We are on board for nine days, and for almost every one of those days, Mustafa produces three meals, plus
tea. Breakfast is cucumber and tomato and Turkish cheese and some kind of egg (scrambled or fried) and sublime peaches, skinned before they come to the table. Lunch is various; today, we had köfte, little Turkish meatballs beautifully spiced, roasted zucchini and eggplant, a huge green salad with tomatoes and lettuce and shreds of purple cabbage and lots of dill, and beautiful pasta, just lightly sauced with tomato and olive oil. Dinners are even more elaborate. We start with the mezes: esme, spicy tomato smoodge that you eat on bread, patliçan salat, which is garlicky smoky eggplant mash, cacik, like Greek tzatziki but with a mysterious green leafy thing in it instead of cucumber, and if we’re very lucky, also sigarete börek, long tubes of pastry filled with soft cheese, or the divine zucchini fritters. The challenge is not to go into food coma before the main course comes to the table. It’s usually quite simple, after all those varied entrées. One night, each one of us got a whole sea bream, caught fresh that day and then grilled over a tiny hibachi at the front of the ship. Or it might be roast chicken, or lamb chops and grilled vegetables. Dessert comes last: fresh fruit usually (cherries and apricots and melon) but sometimes also halvah, which I personally don’t care for, but which sends others into raptures.
In the photo, you can see how beautiful Mustafa’s meals are, and this is all the more remarkable as he has no formal training. What you can’t see is the size of his kitchen; it can’t possibly be more than 6 feet by 6 feet, and it’s often a day’s sail away from anything resembling a village shop let alone a supermarket, and yet out of it comes some of the most extraordinary food I’ve ever eaten.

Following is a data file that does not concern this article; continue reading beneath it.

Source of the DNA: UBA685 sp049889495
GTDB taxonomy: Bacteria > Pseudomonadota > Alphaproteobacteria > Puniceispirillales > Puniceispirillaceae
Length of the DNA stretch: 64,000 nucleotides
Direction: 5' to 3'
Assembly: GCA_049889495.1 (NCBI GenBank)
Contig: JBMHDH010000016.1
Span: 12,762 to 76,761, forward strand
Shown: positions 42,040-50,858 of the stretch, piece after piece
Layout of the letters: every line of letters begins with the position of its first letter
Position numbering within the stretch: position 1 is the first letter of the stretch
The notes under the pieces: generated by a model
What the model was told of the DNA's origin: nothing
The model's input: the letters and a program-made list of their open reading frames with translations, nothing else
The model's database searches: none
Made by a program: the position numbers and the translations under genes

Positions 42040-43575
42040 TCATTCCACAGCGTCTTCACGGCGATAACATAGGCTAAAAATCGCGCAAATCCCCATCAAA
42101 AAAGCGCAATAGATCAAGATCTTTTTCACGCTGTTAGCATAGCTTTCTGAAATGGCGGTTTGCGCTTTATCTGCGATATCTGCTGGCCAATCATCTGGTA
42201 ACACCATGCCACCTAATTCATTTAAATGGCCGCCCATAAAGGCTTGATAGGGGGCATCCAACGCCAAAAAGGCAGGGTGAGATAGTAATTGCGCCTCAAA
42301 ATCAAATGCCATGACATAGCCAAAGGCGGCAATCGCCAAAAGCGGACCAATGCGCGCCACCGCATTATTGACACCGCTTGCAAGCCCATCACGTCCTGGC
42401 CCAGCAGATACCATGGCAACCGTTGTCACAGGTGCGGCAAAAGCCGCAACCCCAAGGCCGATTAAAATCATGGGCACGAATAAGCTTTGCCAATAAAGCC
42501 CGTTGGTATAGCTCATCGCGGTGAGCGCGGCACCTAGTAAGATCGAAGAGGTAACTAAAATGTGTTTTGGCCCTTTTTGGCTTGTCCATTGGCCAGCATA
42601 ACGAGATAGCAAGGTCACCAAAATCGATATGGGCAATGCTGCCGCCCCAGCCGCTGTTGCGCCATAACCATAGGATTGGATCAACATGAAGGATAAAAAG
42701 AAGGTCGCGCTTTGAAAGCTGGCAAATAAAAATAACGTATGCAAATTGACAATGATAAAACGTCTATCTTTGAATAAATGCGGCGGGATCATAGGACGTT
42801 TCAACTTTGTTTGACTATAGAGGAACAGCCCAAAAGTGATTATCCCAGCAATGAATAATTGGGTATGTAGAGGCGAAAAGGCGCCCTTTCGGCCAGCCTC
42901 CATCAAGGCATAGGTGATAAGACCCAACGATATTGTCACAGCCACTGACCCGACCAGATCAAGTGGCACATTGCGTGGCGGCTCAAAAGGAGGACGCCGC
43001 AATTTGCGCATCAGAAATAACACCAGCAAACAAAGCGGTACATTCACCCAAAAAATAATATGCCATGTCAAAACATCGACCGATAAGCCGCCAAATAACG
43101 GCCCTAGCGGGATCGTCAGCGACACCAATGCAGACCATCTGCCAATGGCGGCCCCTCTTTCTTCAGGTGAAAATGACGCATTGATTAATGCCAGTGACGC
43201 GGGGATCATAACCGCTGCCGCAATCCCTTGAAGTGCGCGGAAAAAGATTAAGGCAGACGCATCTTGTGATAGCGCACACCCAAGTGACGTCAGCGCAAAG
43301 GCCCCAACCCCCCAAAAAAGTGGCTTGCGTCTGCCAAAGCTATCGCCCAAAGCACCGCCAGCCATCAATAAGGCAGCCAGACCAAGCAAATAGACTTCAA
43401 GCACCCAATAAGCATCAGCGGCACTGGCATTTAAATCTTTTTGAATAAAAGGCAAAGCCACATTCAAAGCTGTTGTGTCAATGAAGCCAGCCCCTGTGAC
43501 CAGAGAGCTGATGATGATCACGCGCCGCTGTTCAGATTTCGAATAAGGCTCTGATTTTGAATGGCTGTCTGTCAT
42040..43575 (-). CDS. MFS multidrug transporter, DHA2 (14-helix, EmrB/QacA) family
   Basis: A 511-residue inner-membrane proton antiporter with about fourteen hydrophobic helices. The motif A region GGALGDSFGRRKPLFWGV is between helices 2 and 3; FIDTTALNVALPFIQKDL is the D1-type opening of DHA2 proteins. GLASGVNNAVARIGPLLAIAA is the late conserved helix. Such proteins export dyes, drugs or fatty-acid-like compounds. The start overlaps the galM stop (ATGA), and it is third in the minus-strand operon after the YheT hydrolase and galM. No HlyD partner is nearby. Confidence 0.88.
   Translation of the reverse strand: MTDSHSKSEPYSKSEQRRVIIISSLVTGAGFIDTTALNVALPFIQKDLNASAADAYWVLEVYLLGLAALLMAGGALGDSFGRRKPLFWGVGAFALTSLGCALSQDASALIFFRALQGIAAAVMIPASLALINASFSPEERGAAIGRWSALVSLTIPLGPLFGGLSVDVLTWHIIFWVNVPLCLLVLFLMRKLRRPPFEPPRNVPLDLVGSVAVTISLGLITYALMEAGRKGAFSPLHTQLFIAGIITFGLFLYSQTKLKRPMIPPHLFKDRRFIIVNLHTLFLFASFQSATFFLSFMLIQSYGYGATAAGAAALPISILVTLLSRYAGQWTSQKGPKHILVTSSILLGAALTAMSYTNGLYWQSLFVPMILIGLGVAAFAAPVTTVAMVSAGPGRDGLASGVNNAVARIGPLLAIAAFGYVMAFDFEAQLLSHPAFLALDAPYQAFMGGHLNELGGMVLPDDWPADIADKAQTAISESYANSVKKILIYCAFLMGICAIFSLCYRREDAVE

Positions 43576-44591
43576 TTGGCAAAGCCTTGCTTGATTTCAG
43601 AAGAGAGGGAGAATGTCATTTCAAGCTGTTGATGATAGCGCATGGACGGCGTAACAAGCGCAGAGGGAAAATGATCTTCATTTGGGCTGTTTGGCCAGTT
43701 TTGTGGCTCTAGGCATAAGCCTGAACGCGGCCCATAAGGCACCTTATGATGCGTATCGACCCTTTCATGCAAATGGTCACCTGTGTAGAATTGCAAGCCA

Maybe I’ll miss Mustafa most of all; no one else has ever peeled my peaches for me.
Mustafa’a Zucchini Fritters Recipe
4 middle-sized zucchini, peeled
3 smallish onions
Grate the zucchini and the onion together. Then add two eggs and enough flour to make a stiff batter, along with 2 tsp of baking powder. I think he put in about a cup or so of flour, but since Mustafa (predictably) measures nothing but does it all by feel, it was hard to tell. Add 2 tsp of dried mint and about the same of red pepper and salt.
Shape this into patties and fry (deep frying isn’t necessary) in some fairly light oil (not olive oil—the taste would be too heavy) until they are golden.
I have had the chance to try this since getting back to France. Mine were not up to Mustafa’s standards, but they were pretty damn good. I served them to my nephew Tim and his girlfriend, and not a one was left over. I’ll work on perfecting my technique.